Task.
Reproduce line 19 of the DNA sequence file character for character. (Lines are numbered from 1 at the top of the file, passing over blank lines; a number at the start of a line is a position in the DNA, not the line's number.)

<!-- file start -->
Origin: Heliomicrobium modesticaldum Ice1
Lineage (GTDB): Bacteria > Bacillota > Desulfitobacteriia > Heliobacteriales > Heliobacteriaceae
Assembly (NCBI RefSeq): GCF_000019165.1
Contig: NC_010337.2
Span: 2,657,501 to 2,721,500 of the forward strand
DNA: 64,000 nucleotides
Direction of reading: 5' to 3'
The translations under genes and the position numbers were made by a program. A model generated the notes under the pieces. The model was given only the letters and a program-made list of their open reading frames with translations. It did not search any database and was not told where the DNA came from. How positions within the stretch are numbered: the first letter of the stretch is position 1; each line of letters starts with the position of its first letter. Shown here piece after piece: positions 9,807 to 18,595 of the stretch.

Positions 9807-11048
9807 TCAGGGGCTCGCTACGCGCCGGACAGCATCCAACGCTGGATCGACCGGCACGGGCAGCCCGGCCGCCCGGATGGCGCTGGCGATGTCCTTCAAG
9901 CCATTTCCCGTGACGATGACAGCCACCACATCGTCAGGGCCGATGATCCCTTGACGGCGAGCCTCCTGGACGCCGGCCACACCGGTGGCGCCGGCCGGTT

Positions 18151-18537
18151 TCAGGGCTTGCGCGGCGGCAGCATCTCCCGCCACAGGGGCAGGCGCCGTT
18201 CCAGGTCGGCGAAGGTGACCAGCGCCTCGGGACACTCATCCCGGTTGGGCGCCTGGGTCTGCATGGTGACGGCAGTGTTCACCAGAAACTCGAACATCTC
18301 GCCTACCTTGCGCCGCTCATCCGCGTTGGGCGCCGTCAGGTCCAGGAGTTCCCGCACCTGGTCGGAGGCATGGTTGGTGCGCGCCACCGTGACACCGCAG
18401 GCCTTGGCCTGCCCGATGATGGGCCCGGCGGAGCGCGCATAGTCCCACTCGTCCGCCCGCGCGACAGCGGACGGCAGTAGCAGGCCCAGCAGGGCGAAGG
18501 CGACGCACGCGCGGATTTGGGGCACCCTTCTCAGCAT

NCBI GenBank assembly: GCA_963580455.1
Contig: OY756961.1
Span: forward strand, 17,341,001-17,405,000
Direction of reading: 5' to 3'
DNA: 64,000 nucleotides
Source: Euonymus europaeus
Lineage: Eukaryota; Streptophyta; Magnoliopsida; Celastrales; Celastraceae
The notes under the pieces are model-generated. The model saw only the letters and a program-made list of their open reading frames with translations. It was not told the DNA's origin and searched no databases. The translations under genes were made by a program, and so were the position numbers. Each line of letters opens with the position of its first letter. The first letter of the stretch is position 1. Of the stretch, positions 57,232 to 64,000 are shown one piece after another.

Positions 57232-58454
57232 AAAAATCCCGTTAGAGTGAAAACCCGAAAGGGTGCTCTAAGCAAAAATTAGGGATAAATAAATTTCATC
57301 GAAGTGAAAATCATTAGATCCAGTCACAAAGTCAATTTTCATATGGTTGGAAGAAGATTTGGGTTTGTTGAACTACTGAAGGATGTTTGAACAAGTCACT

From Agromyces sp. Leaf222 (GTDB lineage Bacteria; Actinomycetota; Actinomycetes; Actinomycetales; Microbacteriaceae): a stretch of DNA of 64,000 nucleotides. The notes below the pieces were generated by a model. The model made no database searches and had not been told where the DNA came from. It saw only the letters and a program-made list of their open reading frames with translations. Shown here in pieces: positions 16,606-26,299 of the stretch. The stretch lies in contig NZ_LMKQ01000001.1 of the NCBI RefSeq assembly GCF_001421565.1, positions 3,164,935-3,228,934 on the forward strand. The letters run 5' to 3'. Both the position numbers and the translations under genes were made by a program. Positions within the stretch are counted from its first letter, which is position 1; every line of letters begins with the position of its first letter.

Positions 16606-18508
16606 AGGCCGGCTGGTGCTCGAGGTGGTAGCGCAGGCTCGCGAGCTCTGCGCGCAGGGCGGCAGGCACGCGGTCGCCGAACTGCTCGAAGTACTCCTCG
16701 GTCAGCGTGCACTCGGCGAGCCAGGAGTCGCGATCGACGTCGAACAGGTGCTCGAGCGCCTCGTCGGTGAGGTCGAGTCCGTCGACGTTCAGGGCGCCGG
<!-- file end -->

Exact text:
Contig: OY756961.1